And when you share your asks, you will learn so much about who this person is and how available they are. Does this mean that there can’t be surprises? No, it doesn’t. Does it mean that there can’t be shocking betrayals? No, it doesn’t. But if you see these qualities consistently, they’re probably consistently there in this person.
And if something doesn’t feel safe, don’t worry that, that much about is this just you imagining it? Talk to your partner about it and articulate what would help you feel safer, just because it’s what you’re feeling.
It’s not a matter of blame as much as saying what you feel and asking that that be respected. The things you look for are truth, kindness, generosity of spirit, availability. And as I’ve said, many a time when you make it your goal to look for those qualities, when you also make it your goal to notice the things that don’t feel right and don’t numb yourself to them, honor them.
As you do that, you will know quicker and quicker what is an attraction of inspiration and what is an attraction of deprivation. In short, this is a practice and it’s a practice of honoring the things that don’t feel safe and speaking about them so that you don’t hold them alone.
You see if they could be changed and shifted unless they’re really bad, then you don’t even want to stay or try. And honoring the ways that your soul feels safe because someone is really honest or really caring, really generous at times when it would be easy not to be.
Is it love or love addiction:
Someone left a message and it was actually a thank-you message. And I would just like to read it because it’s really beautiful. This person said, “I came across your podcast quite by accident. I was rushing through the internet during a very hard time in my life, and somebody mentioned your podcast.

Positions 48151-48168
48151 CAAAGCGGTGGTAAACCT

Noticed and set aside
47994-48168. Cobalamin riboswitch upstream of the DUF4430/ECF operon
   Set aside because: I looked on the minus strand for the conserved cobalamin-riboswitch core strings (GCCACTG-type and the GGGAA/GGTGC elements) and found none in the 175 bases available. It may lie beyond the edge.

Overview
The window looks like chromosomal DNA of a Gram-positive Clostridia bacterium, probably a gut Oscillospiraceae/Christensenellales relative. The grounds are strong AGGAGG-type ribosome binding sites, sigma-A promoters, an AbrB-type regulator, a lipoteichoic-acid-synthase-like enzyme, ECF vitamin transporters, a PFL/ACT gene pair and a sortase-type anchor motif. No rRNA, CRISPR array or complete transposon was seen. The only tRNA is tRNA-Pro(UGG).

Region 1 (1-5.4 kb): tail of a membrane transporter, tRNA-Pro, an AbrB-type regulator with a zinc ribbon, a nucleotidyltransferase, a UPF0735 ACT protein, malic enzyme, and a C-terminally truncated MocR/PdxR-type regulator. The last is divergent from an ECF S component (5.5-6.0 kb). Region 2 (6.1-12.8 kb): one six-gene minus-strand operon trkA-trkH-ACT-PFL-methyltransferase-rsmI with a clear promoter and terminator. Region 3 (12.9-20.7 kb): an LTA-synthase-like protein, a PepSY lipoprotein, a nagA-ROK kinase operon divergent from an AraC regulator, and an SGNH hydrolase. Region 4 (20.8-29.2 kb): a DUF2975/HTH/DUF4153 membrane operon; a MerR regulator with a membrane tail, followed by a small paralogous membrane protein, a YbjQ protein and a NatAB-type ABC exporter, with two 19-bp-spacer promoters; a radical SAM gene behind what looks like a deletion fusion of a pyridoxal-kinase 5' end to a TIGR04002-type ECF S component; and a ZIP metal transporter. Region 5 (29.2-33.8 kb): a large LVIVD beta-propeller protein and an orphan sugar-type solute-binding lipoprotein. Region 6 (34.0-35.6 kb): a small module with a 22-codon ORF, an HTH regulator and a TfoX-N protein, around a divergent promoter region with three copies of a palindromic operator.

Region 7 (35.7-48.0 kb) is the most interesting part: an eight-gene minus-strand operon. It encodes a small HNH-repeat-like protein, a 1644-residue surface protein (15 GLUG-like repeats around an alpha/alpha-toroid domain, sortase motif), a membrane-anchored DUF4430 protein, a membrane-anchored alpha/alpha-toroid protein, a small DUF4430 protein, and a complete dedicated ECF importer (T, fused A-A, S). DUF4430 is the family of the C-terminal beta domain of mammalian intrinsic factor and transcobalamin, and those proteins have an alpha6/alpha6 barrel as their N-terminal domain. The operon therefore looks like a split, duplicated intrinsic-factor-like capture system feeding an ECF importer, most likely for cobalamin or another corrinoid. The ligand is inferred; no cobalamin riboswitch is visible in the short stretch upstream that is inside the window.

I gave it a listen and I was blown away. I’ve been interested in Psychology for a long while and have been through therapy, but listening to a few of your episodes clicked in a place, in a way that really shifted my understanding of myself and the world. Your podcast gave me the language to describe things in me, which have always felt like shapeless, painful clumps that are hard to get in touch with. I especially want to thank you for the exercises you’ve shared, like the Inner Mentor process and the “holding both” exercise.
Doing these things has probably been the most cathartic emotional experience in my life so far. I want to thank you for your wisdom, your compassion, and all the work you have put into bringing this into the world.”
The Inner Mentor meditation is one that I adore so much, and I teach in all of my classes, all of my intensives. I do it every day. I love it so much. It’s just so wonderful. And you can read about that and listen to that in Episode 3. The other is the exercise called “holding both”. And I’m so glad that she pointed this out because that’s kind of a secret beauty exercise that I find so moving and wonderful.